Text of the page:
Today, the “ride everything” mentality is more pervasive than it ever has been and that’s been something you’ve been championing all your life.
Surfing is everything, it’s not just one thing. And you can accomplish all of it; you don’t have to ride one piece of equipment, which now everyone’s kind of doing. I didn’t have an ASP/NSSA upbringing. I didn’t grow up with Ian [Cairns] and PT [Peter Townend] telling me what was cool. I grew up with Nat [Young] telling me what was cool.
And really, Nat’s one of the founders of our counterculture. Nat was such a powerful figure for me. He rode everything. He would just critique the shit out of me if I did something wrong. And really, I couldn’t say anything back to him because he was so legitimate. There was no backlashing the man. He pressed so many things on us that were so different, and that made us step outside of the box. I mean, yeah, we went to contests and all that, but he also lectured us about having manners, which is funny coming from him. But he’d also tell us crazy things, like telling us to take psychedelics. And we did. And those were experiences and times that were priceless. Because I wanted to experience the things that they experienced. I wanted to surf on acid, I wanted to do all these things. And I did, under his guidance. And I know parents are gonna freak out on this, and I hate to say it, but that’s surf culture. It really is surf culture. I was under an elder, a chief. It was only natural to do that kind of stuff. And it molded me into who I am today. I wouldn’t take any of it back.
And surf culture now?
It’s a different time. I mean the kids these days think it’s normal to take a filmer to the beach and make a video about yourself and put it up on the Internet. For some reason it is just completely cool to blow your own horn in 2012. Like there’s nothing wrong with being an egomaniac and basing your entire existence from sunup to sundown on producing yourself as a cool person. In my day, if you did that, you were done. My car would still be getting destroyed every time I parked it in the lot. Today, it’s all about yourself and how to make yourself seem cool. How much talent you have doesn’t seem to matter. It’s cool to film and make videos and all that shit, but not if that’s your sole purpose for surfing. If you can’t go to the beach and have fun without a filmer, well something’s wrong.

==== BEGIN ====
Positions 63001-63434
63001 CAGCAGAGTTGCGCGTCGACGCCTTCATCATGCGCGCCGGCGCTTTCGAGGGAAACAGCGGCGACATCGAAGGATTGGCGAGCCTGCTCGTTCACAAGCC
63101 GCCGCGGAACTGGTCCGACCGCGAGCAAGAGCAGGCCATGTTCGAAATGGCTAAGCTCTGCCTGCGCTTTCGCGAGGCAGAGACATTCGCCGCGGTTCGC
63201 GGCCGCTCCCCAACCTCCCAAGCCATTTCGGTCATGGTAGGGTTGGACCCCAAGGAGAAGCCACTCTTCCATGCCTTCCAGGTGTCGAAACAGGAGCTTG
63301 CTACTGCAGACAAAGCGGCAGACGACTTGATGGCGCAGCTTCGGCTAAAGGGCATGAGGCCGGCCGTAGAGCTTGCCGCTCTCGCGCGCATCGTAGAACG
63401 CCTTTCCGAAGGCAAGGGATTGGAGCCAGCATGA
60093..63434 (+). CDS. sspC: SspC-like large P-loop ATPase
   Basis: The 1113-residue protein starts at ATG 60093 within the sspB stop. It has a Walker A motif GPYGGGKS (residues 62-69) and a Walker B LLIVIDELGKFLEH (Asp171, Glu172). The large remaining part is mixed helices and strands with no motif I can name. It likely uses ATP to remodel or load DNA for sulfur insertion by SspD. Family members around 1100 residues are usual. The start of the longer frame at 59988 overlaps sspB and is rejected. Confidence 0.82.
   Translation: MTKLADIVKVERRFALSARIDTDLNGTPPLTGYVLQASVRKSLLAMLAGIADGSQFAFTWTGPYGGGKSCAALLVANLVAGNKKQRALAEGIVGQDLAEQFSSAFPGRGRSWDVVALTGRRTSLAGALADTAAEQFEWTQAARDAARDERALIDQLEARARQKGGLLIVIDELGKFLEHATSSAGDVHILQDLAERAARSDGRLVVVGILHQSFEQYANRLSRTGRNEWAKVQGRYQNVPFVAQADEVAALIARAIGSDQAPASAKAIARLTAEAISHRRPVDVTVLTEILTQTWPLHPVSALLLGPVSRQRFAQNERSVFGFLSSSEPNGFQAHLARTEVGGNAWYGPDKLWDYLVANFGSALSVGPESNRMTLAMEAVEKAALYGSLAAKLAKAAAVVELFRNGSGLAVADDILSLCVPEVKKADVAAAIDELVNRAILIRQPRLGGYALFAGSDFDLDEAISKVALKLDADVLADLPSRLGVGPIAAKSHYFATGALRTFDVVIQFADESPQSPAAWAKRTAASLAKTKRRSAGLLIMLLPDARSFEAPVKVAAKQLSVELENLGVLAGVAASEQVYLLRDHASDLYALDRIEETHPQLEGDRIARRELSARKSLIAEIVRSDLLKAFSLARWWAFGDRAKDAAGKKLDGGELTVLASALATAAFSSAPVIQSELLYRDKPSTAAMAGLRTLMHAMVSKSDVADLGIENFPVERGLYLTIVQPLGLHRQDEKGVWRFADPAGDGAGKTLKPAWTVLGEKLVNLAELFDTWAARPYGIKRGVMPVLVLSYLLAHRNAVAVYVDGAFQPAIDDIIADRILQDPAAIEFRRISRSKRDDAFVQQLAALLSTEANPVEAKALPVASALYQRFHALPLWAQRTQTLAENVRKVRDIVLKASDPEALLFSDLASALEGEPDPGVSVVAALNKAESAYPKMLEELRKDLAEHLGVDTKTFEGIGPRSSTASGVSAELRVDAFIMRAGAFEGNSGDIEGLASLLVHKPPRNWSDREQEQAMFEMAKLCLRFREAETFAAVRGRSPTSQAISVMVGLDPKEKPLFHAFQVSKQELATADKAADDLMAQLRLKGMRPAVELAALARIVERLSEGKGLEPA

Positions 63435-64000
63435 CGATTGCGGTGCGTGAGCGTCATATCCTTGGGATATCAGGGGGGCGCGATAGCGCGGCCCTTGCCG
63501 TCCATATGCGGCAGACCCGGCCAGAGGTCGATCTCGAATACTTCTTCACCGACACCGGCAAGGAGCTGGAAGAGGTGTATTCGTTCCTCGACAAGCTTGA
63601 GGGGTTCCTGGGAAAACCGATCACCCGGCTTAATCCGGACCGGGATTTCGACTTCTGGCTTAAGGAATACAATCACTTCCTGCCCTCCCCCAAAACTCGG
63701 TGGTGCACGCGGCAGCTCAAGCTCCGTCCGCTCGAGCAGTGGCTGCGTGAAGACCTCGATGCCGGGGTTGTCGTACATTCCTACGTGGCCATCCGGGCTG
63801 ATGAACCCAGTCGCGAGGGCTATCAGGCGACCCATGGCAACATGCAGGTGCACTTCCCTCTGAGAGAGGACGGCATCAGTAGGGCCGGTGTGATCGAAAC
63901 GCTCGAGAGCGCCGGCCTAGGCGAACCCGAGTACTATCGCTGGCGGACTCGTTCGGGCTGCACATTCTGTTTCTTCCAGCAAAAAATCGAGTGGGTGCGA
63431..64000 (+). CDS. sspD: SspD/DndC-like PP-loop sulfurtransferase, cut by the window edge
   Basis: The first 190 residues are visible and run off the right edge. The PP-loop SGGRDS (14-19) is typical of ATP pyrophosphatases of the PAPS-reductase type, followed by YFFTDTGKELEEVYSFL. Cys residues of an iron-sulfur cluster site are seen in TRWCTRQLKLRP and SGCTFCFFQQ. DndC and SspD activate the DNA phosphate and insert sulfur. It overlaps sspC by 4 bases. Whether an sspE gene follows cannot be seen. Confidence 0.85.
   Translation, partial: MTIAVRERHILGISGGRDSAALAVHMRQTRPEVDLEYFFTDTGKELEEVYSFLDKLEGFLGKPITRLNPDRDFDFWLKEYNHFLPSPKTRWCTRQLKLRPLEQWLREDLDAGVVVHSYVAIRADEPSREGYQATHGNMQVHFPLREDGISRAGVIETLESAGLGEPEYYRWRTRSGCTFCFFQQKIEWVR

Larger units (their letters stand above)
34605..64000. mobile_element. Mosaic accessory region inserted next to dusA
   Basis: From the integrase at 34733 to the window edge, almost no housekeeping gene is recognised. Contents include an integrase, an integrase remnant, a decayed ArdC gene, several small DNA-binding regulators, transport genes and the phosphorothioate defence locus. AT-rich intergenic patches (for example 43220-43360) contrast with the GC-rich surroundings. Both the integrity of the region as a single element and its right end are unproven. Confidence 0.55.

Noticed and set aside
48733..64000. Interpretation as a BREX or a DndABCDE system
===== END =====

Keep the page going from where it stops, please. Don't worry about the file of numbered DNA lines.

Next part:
You’re not really getting everything that surfing has to offer.
There’s something really natural about getting into your car and not contacting anybody and just disappearing and finding a wave and just surfing. That lonely aspect is an escape and a cancellation of all the shit that you deal with on a day-to-day basis. And sometimes it’s just cool to leave the documenter or photographer behind and not spend the rest of the day editing your clips to get it up by that night. I think we’re just spending too much time making ourselves look cool. I mean I’m not gonna knock it, it’s how we make a living, and I get it, but there’s just something kinda tacky about it. I like the old Greg Weaver theory or even Denjiro Sato, who I got to work with when I was a kid, they would show up and film you and you wouldn’t know. And they would do it on purpose, because I think that element of not knowing a filmer is around makes you surf that much better. And that’s why the best surf sessions are not on film. Because you don’t have the pressure of performing. Natural is better than posed.